to put them some­place they won’t get wet,” Sweeney said, ex­plain­ing that lessons on how to treat a book were part of the mo­bile li­brary’s sum­mer kick­off.

“It’s more than just the book,” Stew­man said about the mo­bile li­brary. “It gives us a chance to check on our kids.”

Stew­man and Miller worked at Lee El­e­men­tary prior to their tenures at Sonora. Stew­man told of a lit­tle girl who was miss­ing from the reg­u­lar li­brary run, so teach­ers asked where she was. They learned she had been bit­ten by a snake. The teach­ers vis­ited the home and saw her leg swelling.

Work­ing through the school’s re­sources, Stew­man and Miller ar­ranged med­i­cal care for the girl, ex­plained the process for fill­ing a pre­scrip­tion to her par­ents and even the im­por­tance of tak­ing the medicine as di­rected. “It was an ESL fam­ily,” Stew­man said. “And we were able to pro­vide some par­ent­ing skills.”

“It’s a co­he­sive re­la­tion­ship,” Stew­man con­tin­ued. “We don’t want the kids to think we have for­got­ten them. We meet our kids with a friendly face, which they will see when they re­turn to school. We might meet chil­dren and get them en­rolled in kinder­garten or pre-K, if their par­ents haven’t done that. And we will know if a kid moves in, or sud­denly moves away and we can find out why and if ev­ery­thing is OK.”

The Sa­mar­i­tan House pro­vides “snack packs” weekly dur­ing the school year for stu­dents liv­ing with food in­se­cu­rity to take home to eat over the week­end. The pro­gram con­tin­ues through the sum­mer, and these schools dis­trib­ute these snack packs through their mo­bile li­brary pro­grams.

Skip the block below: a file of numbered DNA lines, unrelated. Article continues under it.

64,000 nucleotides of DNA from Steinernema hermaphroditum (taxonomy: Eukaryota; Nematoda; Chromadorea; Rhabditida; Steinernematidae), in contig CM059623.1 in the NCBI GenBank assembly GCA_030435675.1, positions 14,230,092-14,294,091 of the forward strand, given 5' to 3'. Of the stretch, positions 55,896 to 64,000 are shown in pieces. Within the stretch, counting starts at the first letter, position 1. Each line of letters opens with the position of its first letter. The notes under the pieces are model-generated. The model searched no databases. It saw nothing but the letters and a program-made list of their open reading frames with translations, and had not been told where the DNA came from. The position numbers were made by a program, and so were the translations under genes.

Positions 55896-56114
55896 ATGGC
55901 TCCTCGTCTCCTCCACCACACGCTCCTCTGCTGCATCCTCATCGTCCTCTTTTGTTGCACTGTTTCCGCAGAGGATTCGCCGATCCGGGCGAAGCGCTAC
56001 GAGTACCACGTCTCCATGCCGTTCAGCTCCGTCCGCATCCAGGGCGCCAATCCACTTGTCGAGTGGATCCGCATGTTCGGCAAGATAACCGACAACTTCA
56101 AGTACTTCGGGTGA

TEACH­ABLE MO­MENT

Miller sat on the grass of the apart­ment com­plex’s play­ground and opened one of Me­lanie’s choices and be­gan read­ing aloud. “There was an old lady who swal­lowed a fly …

“What do you think about that,” Miller asked the girls. Me­lanie sat mo­tion­less with rapt at­ten­tion, but Bret­tany bore an ex­pres­sion of shock.

Miller read on. “What do bag and brag do,” she asked, then pointed out the words rhyme, one of the ways stu­dent learn to de­ci­pher words they don’t know. An adult read­ing aloud and shar­ing thoughts while read­ing the book also helps stu­dents’ com­pre­hen­sion skills.

Next, Mil­ller picked up Sneezy the Snow­man. “What do you think is go­ing to hap­pen,” she asked be­fore read­ing.

Bret­tany, dressed to beat the sum­mer’s heat with bare feet and brightly col­ored shorts and shirt, replied, “I think he’s go­ing to melt!”

NWA Democrat-Gazette/JA­SON IVESTER

Bree­tany Gar­cia, 6, lis­tens as Janelle Miller reads Sneezy the Snow­man last month at the Mon­tecito Springs apart­ment com­plex in Spring­dale. Miller and in­struc­tional as­sis­tant Pam Sweeney brought the mo­bile li­brary of Sonora El­e­men­tary School to the area where many of the school’s stu­dents live.

NWA Democrat-Gazette/JA­SON IVESTER

Amy Per­aza, 8, chooses a book dur­ing the mo­bile li­brary’s stop at the play­ground on Com­mons Av­enue in Spring­dale. Sonora El­e­men­tary School — and other schools through­out North­west Arkansas — started the pro­gram to keep stu­dents read­ing dur­ing the sum­mer months. Re­search has shown if stu­dents don’t prac­tice their learn­ing, they will lose it.

NWA Democrat-Gazette/JA­SON IVESTER

Alyssa John, a ris­ing sec­ond-grader at Sonora El­e­men­tary, heads for home with her book selections and snacks from the school’s mo­bile li­brary stopped in The Com­mons neigh­bor­hood. Many of the school’s stu­dents have no ac­cess the pub­lic li­brary for books in the sum­mer, so the school takes books to them.